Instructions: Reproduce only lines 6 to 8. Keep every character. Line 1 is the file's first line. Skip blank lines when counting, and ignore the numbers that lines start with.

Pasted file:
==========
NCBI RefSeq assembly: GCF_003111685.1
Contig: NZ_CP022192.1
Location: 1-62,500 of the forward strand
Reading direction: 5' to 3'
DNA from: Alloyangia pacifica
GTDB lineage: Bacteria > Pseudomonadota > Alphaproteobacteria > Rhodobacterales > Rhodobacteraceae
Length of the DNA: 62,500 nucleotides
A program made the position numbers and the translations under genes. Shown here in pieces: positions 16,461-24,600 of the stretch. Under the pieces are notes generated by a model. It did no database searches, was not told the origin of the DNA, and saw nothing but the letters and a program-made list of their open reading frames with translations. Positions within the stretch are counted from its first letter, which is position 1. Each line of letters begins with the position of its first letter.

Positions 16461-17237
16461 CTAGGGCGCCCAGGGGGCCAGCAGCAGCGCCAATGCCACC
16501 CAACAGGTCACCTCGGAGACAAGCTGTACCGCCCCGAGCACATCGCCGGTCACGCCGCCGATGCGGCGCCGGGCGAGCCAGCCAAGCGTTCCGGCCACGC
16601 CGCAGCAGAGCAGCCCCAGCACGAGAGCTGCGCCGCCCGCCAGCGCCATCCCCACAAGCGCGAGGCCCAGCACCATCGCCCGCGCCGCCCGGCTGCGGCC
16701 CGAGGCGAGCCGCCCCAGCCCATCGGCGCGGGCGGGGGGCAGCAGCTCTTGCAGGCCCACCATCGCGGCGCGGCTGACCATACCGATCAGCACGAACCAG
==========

GTDB lineage: Bacteria > Pseudomonadota > Alphaproteobacteria > Rhodobacterales > Rhodobacteraceae
Length of the DNA: 62,500 nucleotides
A program made the position numbers and the translations under genes. Shown here in pieces: positions 16,461-24,600 of the stretch. Under the pieces are notes generated by a model. It did no database searches, was not told the origin of the DNA, and saw nothing but the letters and a program-made list of their open reading frames with translations. Positions within the stretch are counted from its first letter, which is position 1. Each line of letters begins with the position of its first letter.